Posted by: Oldguy at March 26, 2009 9:15 AM
Comment #278695

Oldguy,
When it comes to My Elders and Peers, Yep! However, I can assure you that your Grandchildren can tell you what I am talking about.

As far as Afgan, I would like to see an American Medical Corporation go to the country and show their citizens how they can use their Cardinal Knowledge of the poppy plant to work in the global supply of opium based medicine. At least a majority of the crop would be going to fuel Societies Goals vs. allowing the crop to be used by the likes of Al Qaeda to raise money.

Hell, the worse thing we could have Americas’ Civil, Political, and Religious Leaders repel the regulations that keep them illegal. Although the figures would look good on the Bottom Line for Government and Business.

And if the Democrats still believe that the Corporation is The Great Satan than why in the 1990’s it seems that every American was making money? However, I will give you the fact that the Democrats in the 70’s felt burned by Big Business Drive to chase the dollar.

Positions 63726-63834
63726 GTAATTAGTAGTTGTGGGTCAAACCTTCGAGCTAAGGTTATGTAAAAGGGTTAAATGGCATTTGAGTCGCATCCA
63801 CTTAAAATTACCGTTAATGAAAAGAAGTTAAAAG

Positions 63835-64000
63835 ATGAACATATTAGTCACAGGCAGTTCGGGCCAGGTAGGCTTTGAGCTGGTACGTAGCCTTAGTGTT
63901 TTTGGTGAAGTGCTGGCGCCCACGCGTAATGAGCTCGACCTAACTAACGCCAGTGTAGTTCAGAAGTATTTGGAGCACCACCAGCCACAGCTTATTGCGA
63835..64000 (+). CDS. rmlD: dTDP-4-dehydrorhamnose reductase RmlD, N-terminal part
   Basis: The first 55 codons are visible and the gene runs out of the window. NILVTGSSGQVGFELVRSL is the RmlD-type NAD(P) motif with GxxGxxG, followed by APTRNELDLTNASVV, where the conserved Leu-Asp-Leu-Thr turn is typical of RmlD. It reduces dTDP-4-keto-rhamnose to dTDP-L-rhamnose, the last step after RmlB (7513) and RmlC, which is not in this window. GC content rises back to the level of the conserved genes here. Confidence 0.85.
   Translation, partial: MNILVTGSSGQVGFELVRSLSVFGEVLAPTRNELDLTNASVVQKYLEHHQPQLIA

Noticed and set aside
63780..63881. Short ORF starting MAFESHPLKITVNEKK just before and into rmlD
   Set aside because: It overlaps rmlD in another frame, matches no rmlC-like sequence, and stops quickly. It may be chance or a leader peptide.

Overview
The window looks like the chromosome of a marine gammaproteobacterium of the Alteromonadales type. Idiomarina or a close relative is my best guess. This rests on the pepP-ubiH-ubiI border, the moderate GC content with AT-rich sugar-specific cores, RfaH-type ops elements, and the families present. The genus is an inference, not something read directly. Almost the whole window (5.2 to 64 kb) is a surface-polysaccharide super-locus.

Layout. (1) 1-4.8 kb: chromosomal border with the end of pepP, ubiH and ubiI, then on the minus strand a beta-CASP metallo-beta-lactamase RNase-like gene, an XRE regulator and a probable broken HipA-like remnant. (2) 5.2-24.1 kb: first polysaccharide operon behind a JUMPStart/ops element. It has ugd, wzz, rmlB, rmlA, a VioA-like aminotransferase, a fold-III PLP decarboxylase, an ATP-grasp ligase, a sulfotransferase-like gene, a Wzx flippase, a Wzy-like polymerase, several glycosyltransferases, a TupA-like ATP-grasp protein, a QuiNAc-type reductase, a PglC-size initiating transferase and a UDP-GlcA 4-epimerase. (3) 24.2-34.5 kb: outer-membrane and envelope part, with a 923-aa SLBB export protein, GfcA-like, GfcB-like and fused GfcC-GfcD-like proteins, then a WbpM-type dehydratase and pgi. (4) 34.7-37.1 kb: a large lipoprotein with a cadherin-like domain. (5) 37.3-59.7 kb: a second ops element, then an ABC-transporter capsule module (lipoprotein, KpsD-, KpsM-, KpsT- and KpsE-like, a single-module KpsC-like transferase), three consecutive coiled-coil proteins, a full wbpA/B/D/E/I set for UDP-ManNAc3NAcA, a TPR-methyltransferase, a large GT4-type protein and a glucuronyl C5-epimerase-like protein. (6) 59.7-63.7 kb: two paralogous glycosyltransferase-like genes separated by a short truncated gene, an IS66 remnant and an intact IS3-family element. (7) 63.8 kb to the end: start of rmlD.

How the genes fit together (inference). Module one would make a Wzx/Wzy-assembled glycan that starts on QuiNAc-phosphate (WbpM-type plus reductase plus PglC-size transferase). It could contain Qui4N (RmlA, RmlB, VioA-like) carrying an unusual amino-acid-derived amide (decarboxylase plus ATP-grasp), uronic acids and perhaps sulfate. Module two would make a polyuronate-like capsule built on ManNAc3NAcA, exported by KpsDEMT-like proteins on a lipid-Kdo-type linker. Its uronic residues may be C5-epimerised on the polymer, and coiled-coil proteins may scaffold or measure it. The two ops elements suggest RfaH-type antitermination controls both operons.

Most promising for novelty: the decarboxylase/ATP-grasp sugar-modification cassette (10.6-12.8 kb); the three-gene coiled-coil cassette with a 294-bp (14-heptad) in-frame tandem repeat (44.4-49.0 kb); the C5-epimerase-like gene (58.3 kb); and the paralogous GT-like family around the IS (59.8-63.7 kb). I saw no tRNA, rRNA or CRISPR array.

Posted by: Henry Schlatman at March 26, 2009 9:34 AM
Comment #278702

Henry,

And in 2008 we REALLY got burned by the dollar chase…

Old, there is a good reason for going into Afghanistan…there is not so good a reason for staying there. We really need to get our business there done and get out. This will soon turn into a quagmire, and that is unacceptable.

Posted by: Marysdude at March 26, 2009 10:55 AM
Comment #278703

HS: